For Halloween: Poe’s Tale of a Dissociative Fugue State

3 min read

Ulalume: A Ballad is one of Edgar Allan Poe’s most remarkable poems. Not only does it tell a tragic horror story in verse form, but it accurately portrays the symptoms of a specific type of amnesia. In 1847 at age 32, Poe realistically presented a fictional account of what is known today as a dissociative fugue state. He accomplished this a century before Freud and years before the first “alienists” or psychiatrists began formalizing the treatment of mental health as a medical specialty. Poe himself lacked any relevant training and relied only upon his imagination and perhaps his own experiences. The improbable name, Ulalume, derives from the Latin term, ululare, which means “wailing.”

The poem sets the weird and horrific mood in the first stanza. In the second stanza, Poe lets us know that the narrator is greatly disturbed and perhaps unreliable in what he says and observes. And then in the third verse, Poe reveals the main character’s dissociative fugue (note the wording indicated in red):

Edgar Allan Poe / Public Domain

Edgar Allan Poe / Public Domain

Poe describes a man who doesn’t recognize his surroundings and seemingly isn’t aware of why he traveled there. The narrator doesn’t even know what month it is or that this date holds profound personal significance. These are exactly the symptoms that indicate a fugue state.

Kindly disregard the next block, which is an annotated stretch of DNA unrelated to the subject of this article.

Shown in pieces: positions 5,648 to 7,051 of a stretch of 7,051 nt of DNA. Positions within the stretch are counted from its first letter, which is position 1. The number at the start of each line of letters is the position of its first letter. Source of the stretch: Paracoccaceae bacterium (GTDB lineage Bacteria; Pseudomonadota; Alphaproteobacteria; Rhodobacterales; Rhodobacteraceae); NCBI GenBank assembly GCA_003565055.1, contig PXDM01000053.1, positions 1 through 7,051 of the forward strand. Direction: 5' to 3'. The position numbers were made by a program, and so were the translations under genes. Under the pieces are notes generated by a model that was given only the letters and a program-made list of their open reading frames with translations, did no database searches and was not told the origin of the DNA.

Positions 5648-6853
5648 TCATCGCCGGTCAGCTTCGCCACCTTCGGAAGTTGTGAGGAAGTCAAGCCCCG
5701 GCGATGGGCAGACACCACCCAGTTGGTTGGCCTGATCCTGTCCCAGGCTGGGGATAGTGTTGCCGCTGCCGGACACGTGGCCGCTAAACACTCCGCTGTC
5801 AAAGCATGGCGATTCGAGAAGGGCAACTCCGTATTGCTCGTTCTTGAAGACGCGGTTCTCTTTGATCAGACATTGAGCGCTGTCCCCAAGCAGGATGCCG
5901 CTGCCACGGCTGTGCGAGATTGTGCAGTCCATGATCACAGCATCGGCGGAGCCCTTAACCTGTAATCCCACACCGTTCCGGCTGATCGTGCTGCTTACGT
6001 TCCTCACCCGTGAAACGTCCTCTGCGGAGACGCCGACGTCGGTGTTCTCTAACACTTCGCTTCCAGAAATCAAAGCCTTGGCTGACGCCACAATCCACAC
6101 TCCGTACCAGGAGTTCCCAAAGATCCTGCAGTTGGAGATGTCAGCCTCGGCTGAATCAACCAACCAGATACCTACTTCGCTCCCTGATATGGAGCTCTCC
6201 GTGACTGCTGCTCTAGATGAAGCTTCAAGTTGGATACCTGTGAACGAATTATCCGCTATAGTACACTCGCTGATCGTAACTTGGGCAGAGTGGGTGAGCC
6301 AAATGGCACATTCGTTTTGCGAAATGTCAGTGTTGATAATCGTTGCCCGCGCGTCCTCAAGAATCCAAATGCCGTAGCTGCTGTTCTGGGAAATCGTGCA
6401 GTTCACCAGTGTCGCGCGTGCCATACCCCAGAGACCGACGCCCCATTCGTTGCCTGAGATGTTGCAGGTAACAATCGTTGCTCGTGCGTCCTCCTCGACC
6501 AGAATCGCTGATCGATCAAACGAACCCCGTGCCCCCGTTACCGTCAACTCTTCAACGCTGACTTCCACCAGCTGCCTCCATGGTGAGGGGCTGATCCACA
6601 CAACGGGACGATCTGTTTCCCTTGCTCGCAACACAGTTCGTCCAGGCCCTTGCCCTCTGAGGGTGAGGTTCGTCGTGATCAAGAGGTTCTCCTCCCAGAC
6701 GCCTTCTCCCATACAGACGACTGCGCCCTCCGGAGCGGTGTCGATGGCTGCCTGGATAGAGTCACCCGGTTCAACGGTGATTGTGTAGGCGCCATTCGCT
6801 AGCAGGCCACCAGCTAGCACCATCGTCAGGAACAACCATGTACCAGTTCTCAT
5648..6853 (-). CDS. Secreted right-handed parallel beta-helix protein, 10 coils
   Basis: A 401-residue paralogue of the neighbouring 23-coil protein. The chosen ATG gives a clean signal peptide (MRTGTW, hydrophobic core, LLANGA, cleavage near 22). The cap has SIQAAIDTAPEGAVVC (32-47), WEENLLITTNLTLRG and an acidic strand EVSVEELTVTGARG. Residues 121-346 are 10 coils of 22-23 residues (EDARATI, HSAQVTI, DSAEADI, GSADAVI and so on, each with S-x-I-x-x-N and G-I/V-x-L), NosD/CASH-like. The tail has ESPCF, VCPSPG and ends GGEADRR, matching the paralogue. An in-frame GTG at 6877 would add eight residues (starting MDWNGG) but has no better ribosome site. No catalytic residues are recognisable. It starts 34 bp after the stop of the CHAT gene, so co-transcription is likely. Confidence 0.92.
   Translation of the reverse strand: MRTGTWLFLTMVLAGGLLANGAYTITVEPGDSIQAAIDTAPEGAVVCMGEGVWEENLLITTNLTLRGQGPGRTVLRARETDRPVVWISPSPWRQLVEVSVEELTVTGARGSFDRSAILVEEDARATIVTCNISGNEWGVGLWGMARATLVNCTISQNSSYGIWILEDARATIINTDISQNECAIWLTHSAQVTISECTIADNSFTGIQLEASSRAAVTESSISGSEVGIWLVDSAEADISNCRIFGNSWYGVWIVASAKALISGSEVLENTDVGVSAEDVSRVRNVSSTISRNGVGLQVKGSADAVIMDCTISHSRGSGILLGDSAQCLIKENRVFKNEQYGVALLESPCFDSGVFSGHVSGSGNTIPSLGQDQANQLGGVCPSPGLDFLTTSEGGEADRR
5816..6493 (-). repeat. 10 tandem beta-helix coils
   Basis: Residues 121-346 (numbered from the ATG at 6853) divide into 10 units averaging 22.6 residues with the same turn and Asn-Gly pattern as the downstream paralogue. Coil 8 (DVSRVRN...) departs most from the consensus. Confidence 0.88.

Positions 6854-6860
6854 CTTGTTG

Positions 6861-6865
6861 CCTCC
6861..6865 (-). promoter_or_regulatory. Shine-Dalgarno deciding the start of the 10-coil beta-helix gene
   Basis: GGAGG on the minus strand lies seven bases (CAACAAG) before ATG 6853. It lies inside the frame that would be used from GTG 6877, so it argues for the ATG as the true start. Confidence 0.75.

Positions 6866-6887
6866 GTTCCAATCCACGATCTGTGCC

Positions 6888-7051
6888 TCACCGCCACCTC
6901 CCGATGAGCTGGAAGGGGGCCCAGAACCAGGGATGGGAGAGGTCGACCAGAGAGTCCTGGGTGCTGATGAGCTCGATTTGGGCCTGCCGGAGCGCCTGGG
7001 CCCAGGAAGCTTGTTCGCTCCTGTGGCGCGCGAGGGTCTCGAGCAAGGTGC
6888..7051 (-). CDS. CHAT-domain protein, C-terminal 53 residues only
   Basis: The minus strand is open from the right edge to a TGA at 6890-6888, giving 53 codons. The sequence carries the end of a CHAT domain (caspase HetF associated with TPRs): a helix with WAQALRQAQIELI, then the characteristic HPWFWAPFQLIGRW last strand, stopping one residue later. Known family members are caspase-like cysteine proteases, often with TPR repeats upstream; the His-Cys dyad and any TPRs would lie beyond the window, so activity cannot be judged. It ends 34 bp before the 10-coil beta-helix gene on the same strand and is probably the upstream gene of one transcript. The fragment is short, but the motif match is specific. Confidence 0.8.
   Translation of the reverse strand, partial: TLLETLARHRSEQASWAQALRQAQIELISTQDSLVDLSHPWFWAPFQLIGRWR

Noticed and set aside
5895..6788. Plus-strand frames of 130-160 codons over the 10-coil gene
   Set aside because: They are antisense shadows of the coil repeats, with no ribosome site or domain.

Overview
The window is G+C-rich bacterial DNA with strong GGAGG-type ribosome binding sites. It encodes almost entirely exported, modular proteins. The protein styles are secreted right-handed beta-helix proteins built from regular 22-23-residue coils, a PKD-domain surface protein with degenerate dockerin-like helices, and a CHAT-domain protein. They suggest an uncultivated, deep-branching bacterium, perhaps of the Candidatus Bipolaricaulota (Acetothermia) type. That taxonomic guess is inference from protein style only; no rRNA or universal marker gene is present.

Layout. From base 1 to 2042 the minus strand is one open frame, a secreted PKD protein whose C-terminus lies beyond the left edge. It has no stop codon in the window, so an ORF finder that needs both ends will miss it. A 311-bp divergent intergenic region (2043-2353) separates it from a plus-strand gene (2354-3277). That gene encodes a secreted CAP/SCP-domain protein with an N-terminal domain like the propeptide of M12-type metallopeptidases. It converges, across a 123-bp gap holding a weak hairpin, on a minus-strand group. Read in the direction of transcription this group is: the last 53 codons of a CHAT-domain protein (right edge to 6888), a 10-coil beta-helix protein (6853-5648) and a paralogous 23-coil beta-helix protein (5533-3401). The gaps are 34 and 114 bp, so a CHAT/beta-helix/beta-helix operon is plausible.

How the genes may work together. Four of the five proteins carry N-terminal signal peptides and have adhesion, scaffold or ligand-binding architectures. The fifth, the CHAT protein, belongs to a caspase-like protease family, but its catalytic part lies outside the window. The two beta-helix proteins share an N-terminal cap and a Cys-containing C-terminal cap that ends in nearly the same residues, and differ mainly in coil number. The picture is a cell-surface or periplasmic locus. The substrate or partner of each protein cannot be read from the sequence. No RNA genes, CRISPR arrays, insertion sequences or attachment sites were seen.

A dissociative fugue can occur as a feature of either dissociative amnesia or dissociative identity disorder (“DID,” formerly called multiple personality disorder). The narrator addresses his own consciousness, Psyche, as if it were a distinct person. Could this indicate DID? That’s not likely, because DID personalities usually aren’t aware of each other and don’t manifest simultaneously or converse with each other. In Ulalume, Psyche is merely a literary device. But the narrator does manifest dissociative amnesia. He has forgotten key autobiographical details, such as the date that his beloved Ulalume died and that she is interred in these very woods. A fugue state accompanies this type of amnesia when the person wanders aimlessly and without any awareness of how or why.

Dissociative amnesia and fugue are defense mechanisms against exceptionally traumatic events. Symptoms can last hours, weeks, or months. Therapy is usually necessary for the full recovery of memories. In Ulalume, the narrator has repressed memories of his loved one’s death to the point that he has suffered a psychotic break.

Near the end of the poem, the narrator encounters a tomb which triggers his return to full awareness:

Edgar Allan Poe / Public Domain

Edgar Allan Poe / Public Domain

It’s possible but unlikely that a single reminder could instantaneously restore full recollection. But it is quite possible that a startling encounter could bring back partial recollection. Poe’s spooky, imaginative (and yet accurate) description of dissociative amnesia and fugue is as impressive as his lyrical style and gothic storytelling. This Halloween, I recommend reading the full poem for best effect.

© Dale Hartley. Connect with me on social media.

You May Also Like

More From Author

+ There are no comments

Add yours